Discuss about Ben Jonson’s view on Poet, his qualification, his nobility

Ben Jonson’s view of the vocation of a poet is an equally exalted one. The poet has, “a god in him,” he has in him, “abundant portion of divine breath.” Mere excellence in style or versification does not make a poet, but rather the exact knowledge of vices and virtues, with ability to make the latter loved and the former hated; and this is so far true, that to be a good poet, it is necessary, first of all, to be a really good man. The qualification which he lays down for a poet further brings out the nobility of his conception. The poet must have (a) natural or inborn instinct, (b) constant exercise or practice, (C) imitation or the ability to draw on models, (d) wide study and knowledge, and (e) art, i.e., mastery over poetic art and technique. In other words, both nature and art-natural gifts as well as acquired ability, a typically Renaissance view—are necessary for successful creation.

First, the poet should be divinely inspired, with the divine within him he should be able to utter somewhat, “above a mortal mouth”. That is why poets are so rare; “Poets are not born every year”.

Secondly, constant exercise and practice are necessary to perfect the inborn gifts: “What is written in a hurry lasts only a day. The Common Rymer pour’s Verse, such as they are extempore, but there never comes from them one sense, worth the life of a Day. A Rymer, and a poet are two things. It is said of the incomparable, Virgil, that he brought forth his verses like a Beare, and after formed them with licking. Scaliger, the father, writes it of him, that he made a number of verses in the morning, which in a fortnight he reduced to a lesser number.”

The third requirement of a poet is an imitation of some model, preferably from the ancient masters. “This third requisite in our poet, or Maker, is Imitation, to be able to convert the substance or Riches of another Poet to his own use. To make a choice of one very excellent man above the rest, and so to follow him, till he grows. He, or so like him, as the copy may be mistaken for the principal. Not as a creature that swallows what it takes in crude, raw, or undigested, but that feeds with an Appetite, and hath a Stomache to concoct, divide, and turn all into nourishment. Not to intimate servilely, as Horace, and catch at vices for virtue; but to draw forth out of the best and choicest flowers, with the Bee, and turn all into honey, work it into one relish and savour, make one Imitation sweet; observe how the best writers have imitated, and follow them.” Thus imitation is not to be a servile copying, it is to be a process of assimilation and recreation.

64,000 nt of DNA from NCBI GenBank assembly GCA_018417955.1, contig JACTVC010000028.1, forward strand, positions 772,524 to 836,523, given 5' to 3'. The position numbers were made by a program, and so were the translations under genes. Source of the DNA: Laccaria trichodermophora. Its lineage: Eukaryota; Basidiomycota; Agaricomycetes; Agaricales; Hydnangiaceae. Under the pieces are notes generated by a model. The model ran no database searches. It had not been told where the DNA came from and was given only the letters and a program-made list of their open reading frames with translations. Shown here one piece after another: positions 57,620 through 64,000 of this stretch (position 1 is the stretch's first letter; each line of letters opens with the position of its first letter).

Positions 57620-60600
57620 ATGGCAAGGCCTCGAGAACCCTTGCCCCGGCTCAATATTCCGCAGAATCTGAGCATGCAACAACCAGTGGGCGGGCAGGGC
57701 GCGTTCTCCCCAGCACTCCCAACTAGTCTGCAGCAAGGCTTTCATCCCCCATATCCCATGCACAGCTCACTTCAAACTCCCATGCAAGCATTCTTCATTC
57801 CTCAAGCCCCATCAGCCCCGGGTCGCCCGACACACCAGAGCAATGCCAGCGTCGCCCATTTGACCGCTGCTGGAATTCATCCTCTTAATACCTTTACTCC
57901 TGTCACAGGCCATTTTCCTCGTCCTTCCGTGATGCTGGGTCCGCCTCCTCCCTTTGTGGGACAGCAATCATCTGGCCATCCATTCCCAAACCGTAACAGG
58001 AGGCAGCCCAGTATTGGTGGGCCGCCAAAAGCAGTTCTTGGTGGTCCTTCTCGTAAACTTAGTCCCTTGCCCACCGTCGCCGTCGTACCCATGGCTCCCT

Fourthly, the poet must have wide reading and knowledge. He must be learned like Ben himself. He must have the exactness of studies and multiplicity of reading, “which maketh a full man, not alone enabling him to know the History or Argument of a Poem and to report it, but so to master the matter and Style, as to show he knows how to handle, place, or dispose of either with elegance, when need shall be.”

Fifthly, even inspiration, exercise, imitation, and study are not sufficient. The poet must also have Art, or knowledge of poetic technique,  which he must acquire painstakingly: “He must not think that he can leap forth suddenly a poet by dreaming he hath been in Parnassus or having washed his lips, as they say, in Helican. There goes more to his making, then so; for to Nature, Exercise, Imitation, and Studies, Art must be added to make all these perfect. And, though these challenge to themselves much in the making up of our Maker, it is Art only can lead him to perfection, and leave him there in possession, as planted by her hand.” It is this stress on art as a distinct element, almost an end itself”, says Spingarn, “that distinguishes Jonson from his predecessors.”